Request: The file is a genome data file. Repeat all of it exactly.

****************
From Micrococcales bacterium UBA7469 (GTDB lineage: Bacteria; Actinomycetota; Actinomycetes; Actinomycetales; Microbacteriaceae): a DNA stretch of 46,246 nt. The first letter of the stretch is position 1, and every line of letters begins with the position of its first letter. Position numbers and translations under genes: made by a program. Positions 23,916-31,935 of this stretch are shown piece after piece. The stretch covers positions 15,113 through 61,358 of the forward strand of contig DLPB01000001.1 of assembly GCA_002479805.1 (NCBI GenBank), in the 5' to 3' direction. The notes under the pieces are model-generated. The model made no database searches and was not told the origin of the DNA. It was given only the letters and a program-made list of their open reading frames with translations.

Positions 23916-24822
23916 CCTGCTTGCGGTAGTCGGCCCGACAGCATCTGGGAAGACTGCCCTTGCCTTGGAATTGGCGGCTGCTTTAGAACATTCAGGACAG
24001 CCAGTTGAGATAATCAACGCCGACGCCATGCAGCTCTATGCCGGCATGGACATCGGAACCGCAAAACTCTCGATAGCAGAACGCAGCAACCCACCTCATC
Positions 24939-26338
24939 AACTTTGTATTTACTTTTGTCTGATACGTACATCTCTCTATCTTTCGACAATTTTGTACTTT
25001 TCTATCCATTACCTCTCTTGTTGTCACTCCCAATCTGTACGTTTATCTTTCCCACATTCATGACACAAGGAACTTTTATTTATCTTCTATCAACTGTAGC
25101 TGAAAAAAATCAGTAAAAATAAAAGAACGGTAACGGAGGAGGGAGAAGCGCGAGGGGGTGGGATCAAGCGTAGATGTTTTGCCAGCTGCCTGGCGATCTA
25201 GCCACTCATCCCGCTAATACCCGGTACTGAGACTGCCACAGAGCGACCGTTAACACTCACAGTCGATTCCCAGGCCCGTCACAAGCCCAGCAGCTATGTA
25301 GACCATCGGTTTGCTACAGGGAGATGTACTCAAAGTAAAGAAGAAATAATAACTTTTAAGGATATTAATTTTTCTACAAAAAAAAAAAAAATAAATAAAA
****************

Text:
From Micrococcales bacterium UBA7469 (GTDB lineage: Bacteria; Actinomycetota; Actinomycetes; Actinomycetales; Microbacteriaceae): a DNA stretch of 46,246 nt. The first letter of the stretch is position 1, and every line of letters begins with the position of its first letter. Position numbers and translations under genes: made by a program. Positions 23,916-31,935 of this stretch are shown piece after piece. The stretch covers positions 15,113 through 61,358 of the forward strand of contig DLPB01000001.1 of assembly GCA_002479805.1 (NCBI GenBank), in the 5' to 3' direction. The notes under the pieces are model-generated. The model made no database searches and was not told the origin of the DNA. It was given only the letters and a program-made list of their open reading frames with translations.

Positions 23916-24822
23916 CCTGCTTGCGGTAGTCGGCCCGACAGCATCTGGGAAGACTGCCCTTGCCTTGGAATTGGCGGCTGCTTTAGAACATTCAGGACAG
24001 CCAGTTGAGATAATCAACGCCGACGCCATGCAGCTCTATGCCGGCATGGACATCGGAACCGCAAAACTCTCGATAGCAGAACGCAGCAACCCACCTCATC
Positions 24939-26338
24939 AACTTTGTATTTACTTTTGTCTGATACGTACATCTCTCTATCTTTCGACAATTTTGTACTTT
25001 TCTATCCATTACCTCTCTTGTTGTCACTCCCAATCTGTACGTTTATCTTTCCCACATTCATGACACAAGGAACTTTTATTTATCTTCTATCAACTGTAGC
25101 TGAAAAAAATCAGTAAAAATAAAAGAACGGTAACGGAGGAGGGAGAAGCGCGAGGGGGTGGGATCAAGCGTAGATGTTTTGCCAGCTGCCTGGCGATCTA
25201 GCCACTCATCCCGCTAATACCCGGTACTGAGACTGCCACAGAGCGACCGTTAACACTCACAGTCGATTCCCAGGCCCGTCACAAGCCCAGCAGCTATGTA
25301 GACCATCGGTTTGCTACAGGGAGATGTACTCAAAGTAAAGAAGAAATAATAACTTTTAAGGATATTAATTTTTCTACAAAAAAAAAAAAAATAAATAAAA